Did anyone conceive at that time that television would take over from radio?

Well, I certainly did. But, of course, the difficulty was that Broadcasting House was not absolutely friendly and they resented having to pay out money for it. They looked on us as the mad lot out there getting all the publicity, getting in all the newspapers, getting all the interest.

There were two schools of thought about programmes in those days. There was the school of thought that said start small and get big, and there was the other school of thought to which I certainly belonged which was that although there weren't very many viewers there was the press. We had the enthusiasm, therefore let us spend all the money that we had and do things in as big a way as we can, fast, so as to make an impact. The very first week I was able to put on the first studio ballet, the first studio play and the first studio opera, together with all the magazines and all the bits and pieces, so that we really had a stunning opening week by any standards and people were clawing the ceilings to watch programmes everywhere.

What was your view of the role of television or what the balance of programmes should be in those days?

That it should be based on the writer. I created the slogan 'a play a day', and it was a very good one. Some plays were short, some plays were very long, but the drama was there right the way through. I felt that the writer would never let you down, and it was entirely up to you whether you let him down. So television in these early days was very firmly based on what we might call show-biz. In those days we were a small staff and had not enough money, so it was absolutely impossible to organize it any other way. But we did make an arrangement with the film companies - Paramount, Gaumont-British, Movietone - and we did have the current cinema newsreels.

After the war television resumed, in June 1946, with the Victory Parade. Then there was the royal wedding, Prince Philip and Princess Elizabeth. The next thing was that television up to that point had all been in London. So we had to go out into the provinces. The Midlands came in 1949. In 1950 we were able to do a programme from Calais, which was quite a big technical achievement then. In 1950 we started Children's Television on a daily basis. In 1951 we had Manchester, 1952 we had Scotland, then came Wales and the West Country, and in 1953 television was given an enormous boost by the Coronation. In 1954 another great high spot was Eurovision, which gave us eight countries. Of course, it is more now but it was important then. In 1955 we were doing colour tests.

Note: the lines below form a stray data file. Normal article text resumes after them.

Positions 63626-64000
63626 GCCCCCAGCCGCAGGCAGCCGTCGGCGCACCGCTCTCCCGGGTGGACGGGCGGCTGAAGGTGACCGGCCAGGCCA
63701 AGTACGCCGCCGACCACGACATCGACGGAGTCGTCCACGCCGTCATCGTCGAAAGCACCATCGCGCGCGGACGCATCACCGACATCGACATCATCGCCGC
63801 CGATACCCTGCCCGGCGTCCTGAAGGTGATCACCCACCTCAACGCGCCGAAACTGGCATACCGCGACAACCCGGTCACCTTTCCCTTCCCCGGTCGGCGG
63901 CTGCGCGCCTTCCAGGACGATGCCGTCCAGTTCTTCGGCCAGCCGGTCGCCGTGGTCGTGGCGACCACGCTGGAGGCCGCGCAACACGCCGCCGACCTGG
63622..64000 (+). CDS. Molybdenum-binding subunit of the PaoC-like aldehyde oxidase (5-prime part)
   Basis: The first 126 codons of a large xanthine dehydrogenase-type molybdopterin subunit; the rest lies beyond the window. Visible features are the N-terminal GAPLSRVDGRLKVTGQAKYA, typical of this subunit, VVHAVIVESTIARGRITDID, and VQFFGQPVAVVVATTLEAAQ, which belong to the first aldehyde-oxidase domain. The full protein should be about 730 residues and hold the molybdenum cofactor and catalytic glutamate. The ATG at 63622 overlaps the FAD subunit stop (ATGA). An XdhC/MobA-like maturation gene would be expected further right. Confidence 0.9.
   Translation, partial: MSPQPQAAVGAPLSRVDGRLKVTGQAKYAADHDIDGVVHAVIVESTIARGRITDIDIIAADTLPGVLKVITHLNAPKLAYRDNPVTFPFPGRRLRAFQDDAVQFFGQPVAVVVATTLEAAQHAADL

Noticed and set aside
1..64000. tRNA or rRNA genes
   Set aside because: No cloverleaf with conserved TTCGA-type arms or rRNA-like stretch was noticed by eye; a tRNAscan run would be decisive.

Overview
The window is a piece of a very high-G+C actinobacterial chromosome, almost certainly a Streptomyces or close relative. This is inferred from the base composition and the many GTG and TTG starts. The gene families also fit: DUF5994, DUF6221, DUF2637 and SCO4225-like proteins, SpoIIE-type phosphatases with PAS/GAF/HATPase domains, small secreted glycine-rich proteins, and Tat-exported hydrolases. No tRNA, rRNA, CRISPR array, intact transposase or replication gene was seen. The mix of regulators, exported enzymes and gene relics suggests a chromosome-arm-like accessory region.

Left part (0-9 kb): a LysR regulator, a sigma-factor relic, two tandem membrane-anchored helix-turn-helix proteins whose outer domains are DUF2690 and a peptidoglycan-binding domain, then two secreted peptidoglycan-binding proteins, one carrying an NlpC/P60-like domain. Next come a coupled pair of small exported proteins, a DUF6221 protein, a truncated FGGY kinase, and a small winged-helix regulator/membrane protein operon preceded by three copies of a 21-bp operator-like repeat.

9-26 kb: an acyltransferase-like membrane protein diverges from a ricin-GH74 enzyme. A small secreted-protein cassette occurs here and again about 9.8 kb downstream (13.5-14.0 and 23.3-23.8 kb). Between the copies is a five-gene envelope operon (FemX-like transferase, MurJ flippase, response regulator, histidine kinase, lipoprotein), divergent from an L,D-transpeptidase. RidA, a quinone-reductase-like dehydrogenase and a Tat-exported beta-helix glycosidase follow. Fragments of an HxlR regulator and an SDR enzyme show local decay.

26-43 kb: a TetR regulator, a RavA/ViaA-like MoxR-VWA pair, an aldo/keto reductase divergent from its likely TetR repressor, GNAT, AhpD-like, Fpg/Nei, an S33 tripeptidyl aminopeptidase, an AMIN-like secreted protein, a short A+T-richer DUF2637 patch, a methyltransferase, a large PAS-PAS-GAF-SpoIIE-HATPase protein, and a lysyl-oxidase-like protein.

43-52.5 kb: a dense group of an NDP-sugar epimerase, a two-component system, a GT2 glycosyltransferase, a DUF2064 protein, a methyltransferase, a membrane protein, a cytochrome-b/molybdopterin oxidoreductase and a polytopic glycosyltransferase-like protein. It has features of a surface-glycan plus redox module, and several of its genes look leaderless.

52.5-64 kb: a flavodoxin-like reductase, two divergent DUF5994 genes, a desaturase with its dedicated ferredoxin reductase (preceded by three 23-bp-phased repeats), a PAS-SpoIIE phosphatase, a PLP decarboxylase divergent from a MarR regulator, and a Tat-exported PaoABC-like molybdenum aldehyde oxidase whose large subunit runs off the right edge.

We had not, until 1938, brought Sundays in. We had that one day off. Then came the great battle with Broadcasting House: what would the programmes be on Sundays? Broadcasting House was quite adamant that it should be what they did on Sundays, which was a bit of Palm Court, a bit of religion, and I take credit for having fought a very hard fight to say that it should be drama. For years this was established and it was known as the Sunday Night Play and the Sunday Night Play has not really been licked today. It is still what you need and in those days we repeated it on Thursday.

What do you think of the standard of television now?

I think it is extremely good. I do not think it is light weight. I think that when anything really important comes up, such as the death of a President or the astronauts, all hands go to the helm in all countries and the artistic standards are really very good.

What did people in the BBC feel when ITV was founded?

They did not like it. They could see that a lot of their staff was going to go. Those of us who had, shall we say, good reputations had splendid offers made to us. Some went, and I think the exodus was a very good thing: it enabled the BBC to take on new people, and it gave the trained people a chance. The competition was certainly extremely good for the BBC and I personally decided to stay with the BBC because it was the kind of organization I liked. It suited me very well. But I think that it was a tremendously good thing all round, and anybody who said that it would dilute talent is talking absolute nonsense.


Duckworth Overlook